Newspaper Archive of
The Adams County Record
Council, Idaho
May 3, 2012     The Adams County Record
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May 3, 2012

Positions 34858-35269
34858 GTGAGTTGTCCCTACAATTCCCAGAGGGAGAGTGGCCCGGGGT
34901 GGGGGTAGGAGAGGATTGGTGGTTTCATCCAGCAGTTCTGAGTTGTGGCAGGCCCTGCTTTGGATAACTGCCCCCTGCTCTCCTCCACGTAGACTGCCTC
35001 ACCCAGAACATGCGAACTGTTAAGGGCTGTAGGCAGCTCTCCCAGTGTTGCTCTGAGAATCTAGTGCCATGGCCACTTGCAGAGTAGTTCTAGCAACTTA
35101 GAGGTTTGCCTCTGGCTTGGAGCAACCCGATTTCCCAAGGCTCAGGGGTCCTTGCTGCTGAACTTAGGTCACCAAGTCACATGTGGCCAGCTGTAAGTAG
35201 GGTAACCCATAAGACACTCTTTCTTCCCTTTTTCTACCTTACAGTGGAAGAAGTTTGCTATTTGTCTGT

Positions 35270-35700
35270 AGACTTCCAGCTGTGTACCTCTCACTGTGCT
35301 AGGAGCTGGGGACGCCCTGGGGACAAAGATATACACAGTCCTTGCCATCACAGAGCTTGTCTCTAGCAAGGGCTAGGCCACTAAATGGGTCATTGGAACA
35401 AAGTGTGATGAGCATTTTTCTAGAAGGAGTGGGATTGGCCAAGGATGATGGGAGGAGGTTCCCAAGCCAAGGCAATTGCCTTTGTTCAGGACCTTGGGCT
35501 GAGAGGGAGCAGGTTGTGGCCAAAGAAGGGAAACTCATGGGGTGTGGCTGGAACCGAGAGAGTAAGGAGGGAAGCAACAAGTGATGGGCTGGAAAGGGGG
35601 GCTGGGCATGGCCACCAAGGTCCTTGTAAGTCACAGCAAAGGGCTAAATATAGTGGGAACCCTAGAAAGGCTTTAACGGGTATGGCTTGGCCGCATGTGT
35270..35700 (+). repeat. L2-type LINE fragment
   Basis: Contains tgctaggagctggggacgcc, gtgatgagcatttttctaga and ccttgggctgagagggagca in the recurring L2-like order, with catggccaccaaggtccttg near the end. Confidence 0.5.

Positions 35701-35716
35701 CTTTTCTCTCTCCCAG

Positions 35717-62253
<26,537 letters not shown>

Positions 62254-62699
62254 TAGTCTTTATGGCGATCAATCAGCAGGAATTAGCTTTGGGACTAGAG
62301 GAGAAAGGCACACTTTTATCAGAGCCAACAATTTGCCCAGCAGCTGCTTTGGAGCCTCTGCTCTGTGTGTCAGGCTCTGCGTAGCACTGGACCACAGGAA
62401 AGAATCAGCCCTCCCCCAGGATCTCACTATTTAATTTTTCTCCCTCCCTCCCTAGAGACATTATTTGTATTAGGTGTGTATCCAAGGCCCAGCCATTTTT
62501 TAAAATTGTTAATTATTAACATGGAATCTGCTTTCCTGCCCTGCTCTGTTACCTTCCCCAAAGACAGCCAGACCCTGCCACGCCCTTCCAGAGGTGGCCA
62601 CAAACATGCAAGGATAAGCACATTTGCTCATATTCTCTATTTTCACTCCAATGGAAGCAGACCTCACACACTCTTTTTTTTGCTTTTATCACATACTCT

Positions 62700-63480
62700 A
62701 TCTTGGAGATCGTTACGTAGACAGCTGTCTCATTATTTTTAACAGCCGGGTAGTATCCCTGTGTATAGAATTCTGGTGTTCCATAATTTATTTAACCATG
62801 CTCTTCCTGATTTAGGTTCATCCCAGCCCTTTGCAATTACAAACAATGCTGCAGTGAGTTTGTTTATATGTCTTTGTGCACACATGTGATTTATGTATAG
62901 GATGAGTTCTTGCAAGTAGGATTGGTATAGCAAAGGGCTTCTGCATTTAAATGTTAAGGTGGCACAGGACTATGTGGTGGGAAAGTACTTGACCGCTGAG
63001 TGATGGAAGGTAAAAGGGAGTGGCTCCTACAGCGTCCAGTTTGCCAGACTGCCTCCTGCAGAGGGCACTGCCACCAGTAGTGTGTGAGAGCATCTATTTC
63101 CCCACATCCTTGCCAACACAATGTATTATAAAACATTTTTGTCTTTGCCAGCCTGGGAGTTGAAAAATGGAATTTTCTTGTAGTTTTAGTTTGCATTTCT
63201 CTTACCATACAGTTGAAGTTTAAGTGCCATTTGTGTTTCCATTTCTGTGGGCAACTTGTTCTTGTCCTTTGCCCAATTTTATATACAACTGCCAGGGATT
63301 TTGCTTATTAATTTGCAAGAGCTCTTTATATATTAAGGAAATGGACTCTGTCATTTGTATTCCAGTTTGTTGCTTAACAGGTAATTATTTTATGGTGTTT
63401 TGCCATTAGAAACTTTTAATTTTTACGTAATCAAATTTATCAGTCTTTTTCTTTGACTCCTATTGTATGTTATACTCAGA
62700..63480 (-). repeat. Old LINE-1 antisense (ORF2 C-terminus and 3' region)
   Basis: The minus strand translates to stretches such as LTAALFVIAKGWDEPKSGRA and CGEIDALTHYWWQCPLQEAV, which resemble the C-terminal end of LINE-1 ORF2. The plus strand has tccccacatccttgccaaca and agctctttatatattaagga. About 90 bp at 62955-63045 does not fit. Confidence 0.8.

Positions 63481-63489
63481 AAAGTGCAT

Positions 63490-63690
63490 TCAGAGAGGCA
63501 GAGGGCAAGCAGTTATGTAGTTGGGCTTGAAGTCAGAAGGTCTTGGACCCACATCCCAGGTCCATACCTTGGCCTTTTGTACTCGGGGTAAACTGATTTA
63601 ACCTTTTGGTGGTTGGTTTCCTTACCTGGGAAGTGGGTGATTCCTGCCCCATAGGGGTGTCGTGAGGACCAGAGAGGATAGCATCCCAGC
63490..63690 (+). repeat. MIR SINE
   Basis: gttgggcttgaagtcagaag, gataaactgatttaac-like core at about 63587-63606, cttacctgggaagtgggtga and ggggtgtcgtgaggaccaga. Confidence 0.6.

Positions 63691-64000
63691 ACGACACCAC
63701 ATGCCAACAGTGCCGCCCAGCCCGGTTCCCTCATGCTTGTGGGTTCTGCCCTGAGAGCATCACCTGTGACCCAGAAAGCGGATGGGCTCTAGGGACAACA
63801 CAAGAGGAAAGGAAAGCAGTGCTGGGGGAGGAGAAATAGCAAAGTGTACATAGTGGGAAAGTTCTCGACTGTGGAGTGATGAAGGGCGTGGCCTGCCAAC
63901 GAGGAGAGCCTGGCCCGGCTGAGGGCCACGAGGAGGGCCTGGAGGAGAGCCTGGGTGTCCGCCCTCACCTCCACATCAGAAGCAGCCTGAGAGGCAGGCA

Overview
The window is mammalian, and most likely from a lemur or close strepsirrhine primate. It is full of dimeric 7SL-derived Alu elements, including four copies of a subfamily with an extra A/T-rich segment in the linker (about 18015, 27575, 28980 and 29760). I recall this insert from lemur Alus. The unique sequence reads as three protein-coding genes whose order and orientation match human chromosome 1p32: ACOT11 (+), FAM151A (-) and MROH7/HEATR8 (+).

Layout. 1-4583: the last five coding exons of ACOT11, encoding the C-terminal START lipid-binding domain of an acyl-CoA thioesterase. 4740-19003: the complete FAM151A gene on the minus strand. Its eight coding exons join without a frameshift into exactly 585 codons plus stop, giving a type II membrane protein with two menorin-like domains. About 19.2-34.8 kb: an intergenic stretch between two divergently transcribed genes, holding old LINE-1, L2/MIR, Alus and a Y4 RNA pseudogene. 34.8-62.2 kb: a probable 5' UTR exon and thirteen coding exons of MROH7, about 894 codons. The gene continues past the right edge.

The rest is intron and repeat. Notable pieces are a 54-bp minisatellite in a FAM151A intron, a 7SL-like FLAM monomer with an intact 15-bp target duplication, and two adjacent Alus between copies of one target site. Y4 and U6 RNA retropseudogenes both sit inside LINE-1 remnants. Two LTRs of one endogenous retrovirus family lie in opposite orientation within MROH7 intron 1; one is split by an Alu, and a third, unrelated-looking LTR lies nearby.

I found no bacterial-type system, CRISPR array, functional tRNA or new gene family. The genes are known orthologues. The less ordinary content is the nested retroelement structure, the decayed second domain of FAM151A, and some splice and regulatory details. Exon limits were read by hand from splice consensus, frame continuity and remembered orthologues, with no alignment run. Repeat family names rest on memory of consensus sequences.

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The Adams County Record Wednesday, May 2, 2012 Page 9 Bear Facts Leila Cornell drove to Weiser to visit her mother, Ira Cook. She took Ira to an appointment with the optometrist while there. They ladies had a good visit before Leila returned to Cuprum that afternoon. Kathy Hogan is looking forward to the visit of her Snow Surprise By Tina Warner- 258-4471 grandson, Tim Murray, Friday must have been a Couch and family did spending Saturday and Bear Fire Department and says she has a lot of surprise for her as it was some more cleaning and Sunday were Mary Beth received one of the Awards, work for him while he is to the rest of us. changed the store into a and Bob Hogan from along with Council City in Cuprum. Tim is moving Cuprum has been busy bunkhouse while they Ontario. Firefighters and Indian from Northern Idaho to lately. James Casey, Jackie were in Cuprum last Susan and Tina Warner, Valley Fire Fighters from be with family in Saratoga Nelson (Casey) and family weekend, representing the Bear Fire the Adams County Health Springs, Utah. were in and spent the Weekend guests of Joe Department, attended the Care Foundation. The food Judy Arbogast is, once weekend at their parent's and Sue Warner were their Chamber's Award Banquet was great and the time to again, in Cuprum for the .place. son, Ben, and children at Council Grade School meet and visit friends was summer. The snowfall James and Gretchen Oscar and Eva. Also Saturday evening. The an added bonus. Garden Corner Plant Exchange! Saturday May 5, we will once again hold our event in Midvale Veterans Memorial Hall. Bring five plants or $5. The door will open at 9:00 a.m., the whistle will blow at 9:30, and by 10:00 or so we will be cleaning up, so be prompt or lose out. You are welcome to bring houseplants, seeds, seedlings, seed potatoes, perennials, annuals, trees and shrubs, corms, bulbs, ground cover, vegetables, berries, etc. It always ends up being kind of = like ia lvlidvaf potluck-- always more than enough to go around. Every year brings a different selection of items. One year there was a ton of chives, another year a ton of irises. You never know. Please label your plants. We'll have some paper and pencils there for that purpose. If you don't know what it is you have, don't worry -- there will be a bunch of people on hand to offer answers, and we will try to remember to bring some books for identification too. I suggest you bring a couple fiat boxes and maybe a tarp or garbage bag to keep the car clean. The plants arrive in all manner of containers, many of them freshly removed from the ground, so things can get a little messy. Stan and I took a quick camping trip last week, and we returned to noticeable progress in the gardens. I'm pleased to see that my red flowering currant has survived the winter and is blooming. ]-he plant was a gift from Mom's funeral, and is native to western Washington. I tried to find a well-protected spot near the house but still wasn't sure if it would make it. So far, though, it looks okay with just one dead branch to trim out. I'm still wang to see if the spireall anSplanted is going to come back. There is no growth on the branches, but there still may be life underground. This is where patience is important. The mini-irises are starting to bloom just as the daffodils and narcissi are fading. he front yard lilac is in full bloom this year, having been spared the dreaded late hard frost. Apple and plum trees are also in bloom, and the bees were busy on them as I drove underneath on the lawn mower. Yeah, the grass was high and a little damp -- we must have gotten some rain here while we were gone -- but the cows look fat and happy, so that's a good thing. When my column came out referring to Hemlock Warning By Myrna Weikal -- 355-5829 - a wild flower as a wild edible, if you know what carrot, I received a call you're doing, but all parts from a Council reader of poison hemlock are who was concerned poisonous, and my reader that we all understand said that if you were to the danger of poison cut one of them with hemlock. It is sometimes your pocket knife then mistaken for Queen use the same knife to cut Anne's Lace, also called an apple, the apple would wild carrot, as they look kill you. I've seen a lot of similar. Both are in the poison hemlock around parsley family. Wild here in thick patches carrot is marginally near ditches, streams and bogs. It's not that hard to get rid of-- just spray NOW with amine 2, 4 - D. Because it is native to Idaho, it is not on the noxious weed list, but it is certainly obnoxious -- and dangerous -- so if it is present on your land, please learn to identify it take care of it. I'm still not sure what the plant is that I saw on the hillside on my walk, but I do know that it is not hemlock. If I'd gone for my walk before sitting down to write this column, I'd have had a pleasant stroll. But meanwhile, it started to rain and is now coming down in buckets. Instead of gardening I may have to do housework. This is a drastic turn of events. Poison Hemlock Poison Hemlock: Conium maculatum can grow to be anywhere from two to eight feet tall. Small white flowers appear in early summer, arranged on the stem in an umbrella-like fashion. The leaves and stems are the most toxic part of poison hemlock before the seeds develop Flowers: Large (1.5-2.5 inches), white flowers (compound umbels) are each composed of a cluster of smaller flowers in which the stalks of the individual flowers arise from a common point. Roots: Solid, thick, white taproot with a pungent odor. Identifying Characteristics: Purple- spotted stems with leaves and flowers that resemble Wild Carrot. However, this weed may be distinguished from Wild Carrot primarily by the lack of hairs and purple spots along the stems. Additionally, the flowers of wild carrot are generally larger and more 'fiat-topped' than those of poison hemlock. Resurfacing Hwy 95 FROM THE IDAHO DEPT. OF TRANSPORTATION Resurfacing is planned late this summer, begin- ning about ten miles north of New Meadows- -from Smokey Boulder Road to Hazard Creek on a section of U.S. 95. Work on this five-and- a-half mile (milepost 171-176.5) project is expected to begin in July and finish in September. This work will involve grinding off the top layer of existing pavement and applying an overlay of new asphalt in some areas, and performing a complete "deep repair" on asphalt and base in the more damaged seg- ments. Crews will also repair some drainage in the area, create trench drains and line corroded pipes. One lane of traffic will remain open, and traffic will be guided by flag- gers on this two-lane road. Valley Paving & Asphalt Inc., of Cottonwood, is the con- tractor on this $1.8 mil- lion project. WIL ...... Idaho -7536 iiii iiiiiiil !iiiiil OR JAKE @ 741-2136